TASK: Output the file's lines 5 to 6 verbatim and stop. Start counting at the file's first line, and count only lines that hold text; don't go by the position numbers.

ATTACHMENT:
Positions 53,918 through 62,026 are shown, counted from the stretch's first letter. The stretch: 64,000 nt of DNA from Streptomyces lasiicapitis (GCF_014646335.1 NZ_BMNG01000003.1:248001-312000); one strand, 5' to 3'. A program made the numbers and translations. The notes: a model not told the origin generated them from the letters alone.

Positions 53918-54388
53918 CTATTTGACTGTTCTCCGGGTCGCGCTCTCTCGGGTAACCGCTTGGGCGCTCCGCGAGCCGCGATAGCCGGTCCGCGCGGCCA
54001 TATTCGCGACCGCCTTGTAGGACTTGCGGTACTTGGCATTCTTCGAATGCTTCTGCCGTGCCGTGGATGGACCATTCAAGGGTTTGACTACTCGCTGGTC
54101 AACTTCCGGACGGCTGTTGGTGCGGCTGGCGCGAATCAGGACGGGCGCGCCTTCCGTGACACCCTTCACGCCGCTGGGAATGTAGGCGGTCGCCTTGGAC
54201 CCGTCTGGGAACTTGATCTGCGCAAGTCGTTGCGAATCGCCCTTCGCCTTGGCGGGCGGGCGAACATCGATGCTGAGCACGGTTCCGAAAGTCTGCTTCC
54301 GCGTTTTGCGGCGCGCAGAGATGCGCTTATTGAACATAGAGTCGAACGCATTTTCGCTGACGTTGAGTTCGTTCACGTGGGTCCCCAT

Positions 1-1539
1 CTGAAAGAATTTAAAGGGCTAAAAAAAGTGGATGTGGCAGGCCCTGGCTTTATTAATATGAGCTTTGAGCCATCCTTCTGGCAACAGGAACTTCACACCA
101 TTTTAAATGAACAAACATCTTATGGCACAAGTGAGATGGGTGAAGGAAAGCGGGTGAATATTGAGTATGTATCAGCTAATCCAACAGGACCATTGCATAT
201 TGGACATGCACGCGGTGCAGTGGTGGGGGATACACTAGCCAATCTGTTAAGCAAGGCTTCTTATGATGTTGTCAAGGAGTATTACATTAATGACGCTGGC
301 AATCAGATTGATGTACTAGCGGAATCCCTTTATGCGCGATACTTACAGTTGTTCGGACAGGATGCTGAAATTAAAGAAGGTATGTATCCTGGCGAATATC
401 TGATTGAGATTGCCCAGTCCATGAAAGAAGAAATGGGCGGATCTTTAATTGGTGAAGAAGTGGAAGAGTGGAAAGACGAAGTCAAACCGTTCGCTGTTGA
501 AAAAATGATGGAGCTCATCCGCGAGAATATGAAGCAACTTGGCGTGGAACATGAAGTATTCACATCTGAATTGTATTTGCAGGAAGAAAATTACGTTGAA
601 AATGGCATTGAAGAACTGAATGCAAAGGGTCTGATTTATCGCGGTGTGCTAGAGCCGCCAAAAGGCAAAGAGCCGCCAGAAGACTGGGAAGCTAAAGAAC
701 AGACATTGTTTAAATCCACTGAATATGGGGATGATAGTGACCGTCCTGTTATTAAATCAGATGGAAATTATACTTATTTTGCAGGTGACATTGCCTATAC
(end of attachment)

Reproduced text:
54101 AACTTCCGGACGGCTGTTGGTGCGGCTGGCGCGAATCAGGACGGGCGCGCCTTCCGTGACACCCTTCACGCCGCTGGGAATGTAGGCGGTCGCCTTGGAC
54201 CCGTCTGGGAACTTGATCTGCGCAAGTCGTTGCGAATCGCCCTTCGCCTTGGCGGGCGGGCGAACATCGATGCTGAGCACGGTTCCGAAAGTCTGCTTCC